Six million Americans face more than inconvenience when they travel for work. For employees with disabilities, business travel can be dangerous, humiliating, expensive -- even impossible. With perseverance and planning, some of these hurdles can be overcome.
The Hurdles to Business Travel
"If you're in a wheelchair, you turn your body and chair over to an airline," says Joan Stein, president and CEO of Accessibility Development Associates, a company that advises businesses on compliance with the Americans with Disabilities Act (ADA). "You pray their people know what they're doing and are careful doing it."
Because airplane aisles are narrow, wheelchair passengers must be transferred into straight-back chairs and then strapped into seats for the flight, while their wheelchairs are stowed with cargo, explains Stein. The same routine occurs upon landing -- often with long waits. As carriers increasingly turn to smaller regional jets, travelers with disabilities face another hurdle: Climbing steps to and from the tarmac. "You're stuck, literally," says Stein.
The result: People with disabilities must do more planning than other business travelers. "You have to navigate phone trees until you get a real live person," Stein says. "Ninety percent of the time, they don't know the answers to your questions, like what kind of plane is on which route. Most of the time, you have to fly nonstop. And usually that means paying much more."
Another hurdle is the airport shuttle. Despite an ADA mandate that airport vans be equipped with wheelchair lifts, Stein says most are not. The few that are, she says, must be reserved weeks in advance.
Rental cars also present obstacles. Though many companies offer vehicles with hand controls, Stein says only Wheelchair Getaways has vans with the lifts necessary for motorized chairs -- though the price is not cheap.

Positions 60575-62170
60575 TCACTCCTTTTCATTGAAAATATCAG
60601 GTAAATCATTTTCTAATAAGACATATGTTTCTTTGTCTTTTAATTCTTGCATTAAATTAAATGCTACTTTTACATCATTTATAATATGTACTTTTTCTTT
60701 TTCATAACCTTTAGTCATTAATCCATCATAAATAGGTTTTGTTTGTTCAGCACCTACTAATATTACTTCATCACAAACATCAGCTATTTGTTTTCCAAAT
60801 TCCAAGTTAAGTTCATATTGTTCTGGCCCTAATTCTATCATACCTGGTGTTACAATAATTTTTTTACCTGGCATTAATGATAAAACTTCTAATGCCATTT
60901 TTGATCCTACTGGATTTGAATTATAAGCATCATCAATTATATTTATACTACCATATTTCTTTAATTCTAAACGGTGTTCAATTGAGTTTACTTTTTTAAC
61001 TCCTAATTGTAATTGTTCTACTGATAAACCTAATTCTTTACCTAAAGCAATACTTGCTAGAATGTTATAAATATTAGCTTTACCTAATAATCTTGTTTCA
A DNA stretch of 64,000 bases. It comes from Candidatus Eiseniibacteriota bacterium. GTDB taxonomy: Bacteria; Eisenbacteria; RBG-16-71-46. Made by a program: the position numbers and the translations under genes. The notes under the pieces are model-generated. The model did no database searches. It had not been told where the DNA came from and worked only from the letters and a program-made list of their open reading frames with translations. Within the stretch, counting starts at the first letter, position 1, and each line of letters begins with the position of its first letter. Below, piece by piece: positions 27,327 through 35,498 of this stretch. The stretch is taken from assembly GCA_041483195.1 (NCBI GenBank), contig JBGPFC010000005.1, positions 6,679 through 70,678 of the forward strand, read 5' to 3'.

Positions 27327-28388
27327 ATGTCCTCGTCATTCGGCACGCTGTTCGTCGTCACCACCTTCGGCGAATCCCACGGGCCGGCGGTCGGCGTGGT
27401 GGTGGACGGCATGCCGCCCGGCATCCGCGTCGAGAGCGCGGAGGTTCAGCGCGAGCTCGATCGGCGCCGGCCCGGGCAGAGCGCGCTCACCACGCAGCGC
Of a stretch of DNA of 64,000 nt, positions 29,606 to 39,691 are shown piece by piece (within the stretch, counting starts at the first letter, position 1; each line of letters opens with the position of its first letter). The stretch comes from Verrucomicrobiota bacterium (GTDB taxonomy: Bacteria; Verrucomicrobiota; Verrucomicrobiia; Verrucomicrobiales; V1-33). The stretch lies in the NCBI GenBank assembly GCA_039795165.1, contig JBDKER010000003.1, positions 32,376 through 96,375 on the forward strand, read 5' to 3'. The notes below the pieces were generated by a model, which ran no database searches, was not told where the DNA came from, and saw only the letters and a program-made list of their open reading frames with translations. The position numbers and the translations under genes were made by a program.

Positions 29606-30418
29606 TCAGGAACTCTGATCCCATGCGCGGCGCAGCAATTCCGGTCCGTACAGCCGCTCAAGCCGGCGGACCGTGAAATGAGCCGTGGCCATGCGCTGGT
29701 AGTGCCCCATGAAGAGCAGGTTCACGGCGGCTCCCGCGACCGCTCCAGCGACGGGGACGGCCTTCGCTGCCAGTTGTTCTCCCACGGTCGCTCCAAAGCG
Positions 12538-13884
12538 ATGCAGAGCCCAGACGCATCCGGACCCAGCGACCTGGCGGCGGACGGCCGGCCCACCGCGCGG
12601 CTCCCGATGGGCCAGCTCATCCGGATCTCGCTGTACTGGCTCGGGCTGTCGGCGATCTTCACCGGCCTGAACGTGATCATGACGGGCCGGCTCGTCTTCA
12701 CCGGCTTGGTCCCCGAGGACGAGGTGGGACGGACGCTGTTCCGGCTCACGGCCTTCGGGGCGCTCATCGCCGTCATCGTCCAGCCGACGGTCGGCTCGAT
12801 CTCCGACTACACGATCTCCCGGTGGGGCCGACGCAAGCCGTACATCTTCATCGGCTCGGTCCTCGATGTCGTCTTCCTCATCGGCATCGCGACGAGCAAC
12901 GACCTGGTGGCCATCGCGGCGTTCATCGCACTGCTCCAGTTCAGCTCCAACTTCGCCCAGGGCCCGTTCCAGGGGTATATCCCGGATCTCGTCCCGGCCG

Problems continue at the hotel. Though chains promise consistency, that's rarely the case with accessibility, says Eric Lipp, executive director of Open Doors Organization, a nonprofit group that researches travel by people with disabilities. It is hard to tell a hotel's accessibility when booking. "Even the front desk doesn't usually know if there is a roll-in shower or shower transfer desk, how easy it is to control the shower knobs or if there's room to place a lift under the bed," Lipp says.
Travelers with visual disabilities are also hampered by a lack of Braille signage in airports and hotels, while those with hearing disabilities find themselves in hotel rooms that lack strobe fire alarms or TTY communication devices.
Conference and convention centers present further barriers. "Event planners still believe people with disabilities aren't in the workforce or don't travel to meetings," Stein says. "Architects' views on compliance are not always what the law says."
Even dining can be difficult, too. According to Jamie Sharples, president of Level Travel, a Web site that rates restaurants and hotels' accessibility, "a proprietor's definition of accessible may be different than yours or mine." In the Northeast and older cities, many doors are not wide enough to permit wheelchair access, and the restroom may not be on the main floor.